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Conditional ignorance in C++

July 5, 2017
[c++] [rant]

It just so happened that I watched several C++ talks that mention upcoming feature of C++17 called "If statement with initializer" all in a relatively short time frame. Unfortunately, there was another common trait among all of these presentations, which is the topic of this post.

The feature

The feature itself is described in this paper and looks something like this:

if (type variable = function(); variable.check()) {
    // ...

The code is almost equivalent to the following snippet with the exception of name scoping:

    type variable = function();
    if (variable.check()) {
        // ...

Nothing special, it's just syntactic sugar.

The feature continued

After showing example of the new syntax, all presenters then went to demonstrate the following way of testing value of an optional (a type that either holds a value or is empty):

if (auto opt = getOptional(); opt) {
    // ...

Looks almost ideal, right? It would be even better, if one could write the same code like this instead:

if (auto opt = getOptional()) {
    // ...

But this won't be added in C++17. It won't be added in C++20. Or in any other future standard of C++, ever...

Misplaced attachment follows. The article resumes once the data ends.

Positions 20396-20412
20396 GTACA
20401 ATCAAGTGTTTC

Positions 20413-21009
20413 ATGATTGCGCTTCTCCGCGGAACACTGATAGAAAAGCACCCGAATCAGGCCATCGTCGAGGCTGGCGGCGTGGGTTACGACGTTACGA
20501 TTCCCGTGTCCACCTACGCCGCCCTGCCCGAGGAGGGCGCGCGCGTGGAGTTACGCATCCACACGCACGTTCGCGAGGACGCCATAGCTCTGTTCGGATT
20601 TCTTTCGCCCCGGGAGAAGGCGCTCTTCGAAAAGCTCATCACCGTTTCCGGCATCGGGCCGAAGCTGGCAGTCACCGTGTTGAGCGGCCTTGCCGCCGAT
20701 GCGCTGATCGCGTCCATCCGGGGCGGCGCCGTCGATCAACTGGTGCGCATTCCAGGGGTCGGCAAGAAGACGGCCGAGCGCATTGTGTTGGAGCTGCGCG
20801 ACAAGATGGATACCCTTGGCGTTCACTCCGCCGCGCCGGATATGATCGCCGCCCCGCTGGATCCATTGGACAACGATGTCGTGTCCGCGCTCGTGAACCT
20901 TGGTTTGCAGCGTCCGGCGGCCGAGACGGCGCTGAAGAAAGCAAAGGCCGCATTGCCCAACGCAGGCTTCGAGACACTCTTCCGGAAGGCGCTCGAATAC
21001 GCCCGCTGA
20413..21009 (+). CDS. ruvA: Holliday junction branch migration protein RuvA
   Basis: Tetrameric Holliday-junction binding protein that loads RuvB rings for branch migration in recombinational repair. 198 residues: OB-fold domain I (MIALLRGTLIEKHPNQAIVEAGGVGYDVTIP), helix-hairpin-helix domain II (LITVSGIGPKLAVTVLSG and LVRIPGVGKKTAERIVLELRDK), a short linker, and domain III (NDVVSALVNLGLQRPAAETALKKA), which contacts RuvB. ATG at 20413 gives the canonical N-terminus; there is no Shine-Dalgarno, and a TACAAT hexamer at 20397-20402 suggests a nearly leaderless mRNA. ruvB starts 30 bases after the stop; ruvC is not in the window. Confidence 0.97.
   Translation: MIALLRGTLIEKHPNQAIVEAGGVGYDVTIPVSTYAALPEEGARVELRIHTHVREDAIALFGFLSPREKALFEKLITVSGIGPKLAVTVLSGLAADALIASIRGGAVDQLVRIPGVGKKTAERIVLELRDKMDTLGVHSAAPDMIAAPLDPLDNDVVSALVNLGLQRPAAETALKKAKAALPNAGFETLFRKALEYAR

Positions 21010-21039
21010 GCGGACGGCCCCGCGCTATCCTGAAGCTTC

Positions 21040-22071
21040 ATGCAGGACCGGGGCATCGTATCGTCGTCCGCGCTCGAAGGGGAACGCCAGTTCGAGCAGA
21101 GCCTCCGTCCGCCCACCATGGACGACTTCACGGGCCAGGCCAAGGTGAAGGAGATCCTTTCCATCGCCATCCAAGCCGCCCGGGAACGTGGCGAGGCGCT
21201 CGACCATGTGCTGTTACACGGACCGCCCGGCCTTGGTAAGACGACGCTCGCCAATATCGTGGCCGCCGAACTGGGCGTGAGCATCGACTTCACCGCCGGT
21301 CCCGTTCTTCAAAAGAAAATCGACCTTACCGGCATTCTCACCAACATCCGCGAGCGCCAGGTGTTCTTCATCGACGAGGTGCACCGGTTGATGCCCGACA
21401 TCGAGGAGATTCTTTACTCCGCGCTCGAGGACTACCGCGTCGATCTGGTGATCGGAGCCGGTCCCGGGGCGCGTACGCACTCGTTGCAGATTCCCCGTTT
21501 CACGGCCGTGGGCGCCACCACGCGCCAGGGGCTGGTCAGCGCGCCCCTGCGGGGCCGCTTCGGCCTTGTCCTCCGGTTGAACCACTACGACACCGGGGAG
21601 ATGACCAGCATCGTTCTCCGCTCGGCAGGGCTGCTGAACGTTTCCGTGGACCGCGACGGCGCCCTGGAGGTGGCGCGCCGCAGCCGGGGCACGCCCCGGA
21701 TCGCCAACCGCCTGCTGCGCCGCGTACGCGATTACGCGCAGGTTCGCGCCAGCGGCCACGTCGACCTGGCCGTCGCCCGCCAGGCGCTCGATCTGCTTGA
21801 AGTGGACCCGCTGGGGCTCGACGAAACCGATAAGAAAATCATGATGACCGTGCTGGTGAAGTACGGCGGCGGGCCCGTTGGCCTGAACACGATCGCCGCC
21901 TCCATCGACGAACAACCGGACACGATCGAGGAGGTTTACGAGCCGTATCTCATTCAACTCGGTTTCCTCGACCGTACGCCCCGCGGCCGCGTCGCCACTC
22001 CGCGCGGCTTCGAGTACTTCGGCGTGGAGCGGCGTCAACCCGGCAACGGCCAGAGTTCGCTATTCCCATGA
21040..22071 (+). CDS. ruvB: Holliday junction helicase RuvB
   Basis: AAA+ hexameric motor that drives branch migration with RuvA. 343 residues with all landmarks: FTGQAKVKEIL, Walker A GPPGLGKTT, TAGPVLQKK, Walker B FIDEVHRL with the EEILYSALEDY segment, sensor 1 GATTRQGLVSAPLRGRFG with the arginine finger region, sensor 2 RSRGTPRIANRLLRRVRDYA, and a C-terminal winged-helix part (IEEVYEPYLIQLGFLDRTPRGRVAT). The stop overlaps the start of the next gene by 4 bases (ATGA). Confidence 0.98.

It won't make it not because it's bad, but because it's already there! And it wasn't introduced in C++14, C++11 or even C++03, it's literally there since the very first C++98 standard.

The surprise

It's not a big deal that speakers themselves didn't know about this old syntax, it's that they weren't corrected by anyone in the audience that surprises me. Especially since this happened on various conferences some of which praise themselves for being "the best" and "full of experts" (even though the same has probably been said at least once about every other conference).

It's just weird that they weren't aware of this useful syntax for so many years (I assume they would correct the speaker otherwise, like with other issues on slides). I was under impression that it's something that's relatively popular, but looks like I was wrong.

Also, since they were experimenting with the new feature, they could just try dropping the check part to see what happens.

Extra: the inconsistency

This proposal basically extends previously available syntax for for, while, if and switch. The inconsistency is that only if and switch were extended. It's probably less useful and somewhat problematic to extend for, but I don't see why while was left out.

Some more examples, just to make sure everybody understands what was available before (I remember being misunderstood at least about for):

for (std::size_t i = 0U; auto opt = getOptionalElement(i); ++i) {
    // use `opt` here
while (auto data = getData()) {
    // process `data`
switch (char c = readChar()) {
    // ...
        // use `c` here

Instead of conclusion

If you didn't know this about C++98 before, don't think that you know all of C++98 now.